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Author's profile photo Manohar Delampady

Rendering Workbooks with multiple Analysis grids in a sheet dynamic

Scenario:  There is a requirement to create a  workbook where multiple query outputs (analysis grids) are displayed in a single excel sheet and one below the other.

Issue: There is no control on the number of rows of these queries as for certain variable selections there may be just one row displayed and for other selections there may be multiple rows, so aligning the analysis grid one below another too close might lead to one query output overlapping the other and aligning the grids with lots of blank rows might lead to huge gaps between the query results.

Two query results overlapping:


Two query results with too many blank lines in between them:


Solution: To get the excel behave dynamically according to the number of rows and overcome the rigidity VB approach could be adopted, but this demands a sound knowledge in VB. The workbook can also be rendered dynamic without VB coding by just using an excel formula and custom views. This paper intends to explain the same.

Step 1: Create a workbook with Analysis Grids in a single sheet one below another. Ensure to maintain a gap of 50 to 100 rows from one grid to another so that there is sufficient room for the analysis grid to stretch.

Step2:  To retain the actual blank rows which are necessary to maintain the spacing between two analysis grids or headers enter a formula in column “A” for these corresponding rows as =” ”.


Step 3: Key in a formula to identify the blank rows (based on the value in column A) on a different column, which will be hidden.


Step 4: Create a filter on the column with the formula. Filtering out the value “False” will provide all the rows which are non-blanks.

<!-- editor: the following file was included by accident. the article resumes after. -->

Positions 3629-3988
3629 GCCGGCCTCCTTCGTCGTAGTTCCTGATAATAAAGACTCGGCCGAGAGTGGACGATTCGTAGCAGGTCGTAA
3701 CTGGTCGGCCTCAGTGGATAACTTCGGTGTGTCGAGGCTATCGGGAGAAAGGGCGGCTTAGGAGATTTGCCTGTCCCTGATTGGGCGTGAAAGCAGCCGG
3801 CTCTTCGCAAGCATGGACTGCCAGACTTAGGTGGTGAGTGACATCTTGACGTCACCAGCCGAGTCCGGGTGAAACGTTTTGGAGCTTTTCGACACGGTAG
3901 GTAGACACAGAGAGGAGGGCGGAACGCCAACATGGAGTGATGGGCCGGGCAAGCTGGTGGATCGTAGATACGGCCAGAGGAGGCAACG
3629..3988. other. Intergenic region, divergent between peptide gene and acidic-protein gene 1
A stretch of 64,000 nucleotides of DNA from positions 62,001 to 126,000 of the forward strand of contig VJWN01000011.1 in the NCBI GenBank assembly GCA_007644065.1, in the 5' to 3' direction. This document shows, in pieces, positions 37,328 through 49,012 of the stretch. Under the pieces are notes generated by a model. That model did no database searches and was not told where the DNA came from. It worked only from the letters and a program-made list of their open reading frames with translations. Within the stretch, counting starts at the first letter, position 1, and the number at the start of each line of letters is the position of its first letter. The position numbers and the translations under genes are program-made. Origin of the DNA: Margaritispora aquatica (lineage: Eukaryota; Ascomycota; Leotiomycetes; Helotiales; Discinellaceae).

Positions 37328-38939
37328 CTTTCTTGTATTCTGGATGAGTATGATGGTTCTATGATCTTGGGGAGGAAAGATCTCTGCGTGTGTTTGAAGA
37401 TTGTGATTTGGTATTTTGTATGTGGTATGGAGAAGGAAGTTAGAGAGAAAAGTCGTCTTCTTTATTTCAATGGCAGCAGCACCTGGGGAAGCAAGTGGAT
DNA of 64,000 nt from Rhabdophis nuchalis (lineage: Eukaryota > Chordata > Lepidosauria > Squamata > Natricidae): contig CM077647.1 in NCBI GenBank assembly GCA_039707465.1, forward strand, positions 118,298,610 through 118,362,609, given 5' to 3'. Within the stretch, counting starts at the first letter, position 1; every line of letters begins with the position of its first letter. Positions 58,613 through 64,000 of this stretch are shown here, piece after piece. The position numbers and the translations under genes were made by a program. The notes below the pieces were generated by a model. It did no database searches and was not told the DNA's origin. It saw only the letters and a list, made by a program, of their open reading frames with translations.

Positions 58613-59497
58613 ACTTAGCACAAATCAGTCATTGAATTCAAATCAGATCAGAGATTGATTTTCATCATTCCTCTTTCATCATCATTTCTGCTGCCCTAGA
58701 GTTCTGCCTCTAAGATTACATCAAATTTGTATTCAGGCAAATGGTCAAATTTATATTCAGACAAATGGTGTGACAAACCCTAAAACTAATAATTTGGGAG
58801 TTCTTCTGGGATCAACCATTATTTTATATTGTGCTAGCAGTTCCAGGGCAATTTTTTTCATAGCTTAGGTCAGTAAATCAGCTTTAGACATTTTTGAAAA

Step 5: Hide the column with the formula (ie., column Z in this example) and create Custom View from the View tab on the ribbon as highlighted.


Click on Add and name it as “Formatted”:


Step 6: Now un-hide the column with formula (column Z) and filter on “True” and hide it back again.


The output is formatted now with only blank rows:


Step 7: Hide the column with formula again and create a new custom view.


Step 8: Testing

Run the workbook to find the result display with the blank rows between query results post variable entry:/wp-content/uploads/2016/08/11_1020901.jpg

Click on “Custom Views” under tab – “View”. Double click on “Formatted” and the workbook with the blank rows trimmed should show up:  



Again click on “Custom Views” and choose “Unformatted” to return back to the initial view with blank rows.

Buttons could be inserted to assist the users with switching of the view and small macros can be recorded and assigned to these buttons, if done so the simple macro for each button appears as below:


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